Deutsche Bank: The Chinese Renminbi Will Be The World's Next Major Reserve Currency

According to a leading analyst the renminbi is expected to become a major reserve currency in the next decade, a move that could see the greenback's share of global reserve currencies fall from about 60% now, to 50% by 2020. 

Cloete notes that Berkeley economist Barry Eichengreen has said that the renminbi could account for 15% of global currency reserve holdings within ten years.
Cloete elaborates:
"Demand for RMB is bound to accelerate, given China's commitment to liberalize its capital and current account by the end of 2015.
Hardly a month goes by without the People's Bank of China further loosening the restrictions on onshore RMB trade settlements for foreign investors and customers. For instance, since August 2011 foreign businesses have been able to settle contracts in RMB in any province in China, a relaxation of the rules that would have been unimaginable even two years ago."

Chinese renminbi
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Chinese renminbi fast becoming the leading reserve currency  -Renminbi bloc 
According to Subramanian and Kessler, respectively a senior fellow and a research analyst of the Peterson Institute for International Economics (PIIE), the currencies of seven out of ten economies in the region are tracking the renminbi more closely than tracking the U.S. dollar. This seems evident, as China's manufacturing trade with East Asia has risen from a scanty 2% in 1991 to 22%. There are many reasons supporting the development of an RMB bloc. The renminbi's reserve currency posture has risen from 35th globally for transaction volumes in 2010 to 14th byAugust. The economies of Korea, Malaysia, Indonesia, Singapore and Thailand are already more tied to renminbi than dollars, signaling a growing trend in the region that favors the Chinese currency for cross-border trade.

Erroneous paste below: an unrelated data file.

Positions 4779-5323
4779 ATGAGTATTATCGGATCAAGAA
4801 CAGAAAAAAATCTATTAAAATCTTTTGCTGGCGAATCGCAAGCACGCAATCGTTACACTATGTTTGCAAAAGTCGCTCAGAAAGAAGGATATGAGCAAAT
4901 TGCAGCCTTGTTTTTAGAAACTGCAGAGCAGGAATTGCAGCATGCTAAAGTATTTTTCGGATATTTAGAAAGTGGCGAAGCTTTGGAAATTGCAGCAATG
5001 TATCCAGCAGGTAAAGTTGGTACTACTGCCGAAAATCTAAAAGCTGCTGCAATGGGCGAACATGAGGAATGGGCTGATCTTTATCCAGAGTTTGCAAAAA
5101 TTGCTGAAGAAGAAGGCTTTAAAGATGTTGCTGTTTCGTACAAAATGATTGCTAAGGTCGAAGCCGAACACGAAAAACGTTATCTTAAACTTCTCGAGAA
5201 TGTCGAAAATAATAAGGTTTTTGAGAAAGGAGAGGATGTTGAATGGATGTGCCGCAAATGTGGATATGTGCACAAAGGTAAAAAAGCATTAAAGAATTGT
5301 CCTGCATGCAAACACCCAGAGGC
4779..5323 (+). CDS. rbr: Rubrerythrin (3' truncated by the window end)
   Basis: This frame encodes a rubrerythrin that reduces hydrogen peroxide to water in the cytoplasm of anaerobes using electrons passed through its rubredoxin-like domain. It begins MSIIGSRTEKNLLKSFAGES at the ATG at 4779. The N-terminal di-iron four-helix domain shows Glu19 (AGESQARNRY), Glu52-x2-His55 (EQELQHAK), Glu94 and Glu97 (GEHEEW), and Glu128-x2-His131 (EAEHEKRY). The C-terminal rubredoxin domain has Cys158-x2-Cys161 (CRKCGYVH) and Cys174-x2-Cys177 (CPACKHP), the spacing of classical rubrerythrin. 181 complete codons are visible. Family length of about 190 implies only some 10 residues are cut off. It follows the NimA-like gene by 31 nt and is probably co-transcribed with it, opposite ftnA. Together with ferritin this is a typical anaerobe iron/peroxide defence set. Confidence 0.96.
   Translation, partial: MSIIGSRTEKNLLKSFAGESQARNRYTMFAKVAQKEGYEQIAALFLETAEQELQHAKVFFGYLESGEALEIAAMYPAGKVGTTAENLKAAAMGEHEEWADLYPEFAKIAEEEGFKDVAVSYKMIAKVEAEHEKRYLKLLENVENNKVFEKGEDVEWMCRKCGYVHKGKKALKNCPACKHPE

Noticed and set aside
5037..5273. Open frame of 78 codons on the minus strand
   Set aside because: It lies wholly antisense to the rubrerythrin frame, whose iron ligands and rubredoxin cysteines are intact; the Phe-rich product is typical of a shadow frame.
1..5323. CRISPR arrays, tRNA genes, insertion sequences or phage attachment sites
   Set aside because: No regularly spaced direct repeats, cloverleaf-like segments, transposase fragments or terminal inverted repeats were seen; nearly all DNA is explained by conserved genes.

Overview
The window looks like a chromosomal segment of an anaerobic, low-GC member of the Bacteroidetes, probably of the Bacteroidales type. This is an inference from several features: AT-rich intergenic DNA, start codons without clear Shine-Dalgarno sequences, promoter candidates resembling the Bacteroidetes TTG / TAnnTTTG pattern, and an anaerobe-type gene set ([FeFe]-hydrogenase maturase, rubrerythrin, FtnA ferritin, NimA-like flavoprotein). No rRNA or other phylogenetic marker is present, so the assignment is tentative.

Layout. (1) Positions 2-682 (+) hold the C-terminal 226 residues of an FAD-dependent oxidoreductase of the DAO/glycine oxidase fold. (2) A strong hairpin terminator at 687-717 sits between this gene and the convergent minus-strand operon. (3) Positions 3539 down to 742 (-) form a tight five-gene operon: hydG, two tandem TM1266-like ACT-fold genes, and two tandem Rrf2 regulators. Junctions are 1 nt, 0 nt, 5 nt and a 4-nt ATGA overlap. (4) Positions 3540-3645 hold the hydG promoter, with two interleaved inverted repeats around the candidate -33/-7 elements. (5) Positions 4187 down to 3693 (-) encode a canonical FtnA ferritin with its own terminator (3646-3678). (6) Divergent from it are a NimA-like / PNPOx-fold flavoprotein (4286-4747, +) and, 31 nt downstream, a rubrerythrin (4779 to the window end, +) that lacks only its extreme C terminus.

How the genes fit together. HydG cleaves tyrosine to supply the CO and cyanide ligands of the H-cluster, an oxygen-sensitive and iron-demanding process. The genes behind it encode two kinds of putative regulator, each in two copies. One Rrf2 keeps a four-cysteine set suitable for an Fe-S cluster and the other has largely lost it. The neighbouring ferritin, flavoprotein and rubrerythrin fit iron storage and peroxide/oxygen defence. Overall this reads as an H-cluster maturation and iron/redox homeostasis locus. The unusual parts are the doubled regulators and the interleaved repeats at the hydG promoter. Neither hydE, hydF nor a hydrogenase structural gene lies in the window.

A current white-paper by the SWIFT indicates that renminbi-denominated trade accounted for 10% of China's total foreign trade in July from close to zero just two years ago. 2012 is a milestone year for the RMB: it had a market share of 0.53 percent in August and has overtaken the Danish krone to become the 14th-highest global payment currency, SWIFT said. The Royal Bank of Scotland and HSBC are two banks quite bullish on the RMB. RBS predicts the RMB to become fully convertible by 2015. HSBC is a member of the 2012 London RMB initiative, set up by the City of London and has a US road show presentation to entice investors to pool funds into RMB bonds. HSBC also estimates the RMB to be fully convertible by the end of the decade.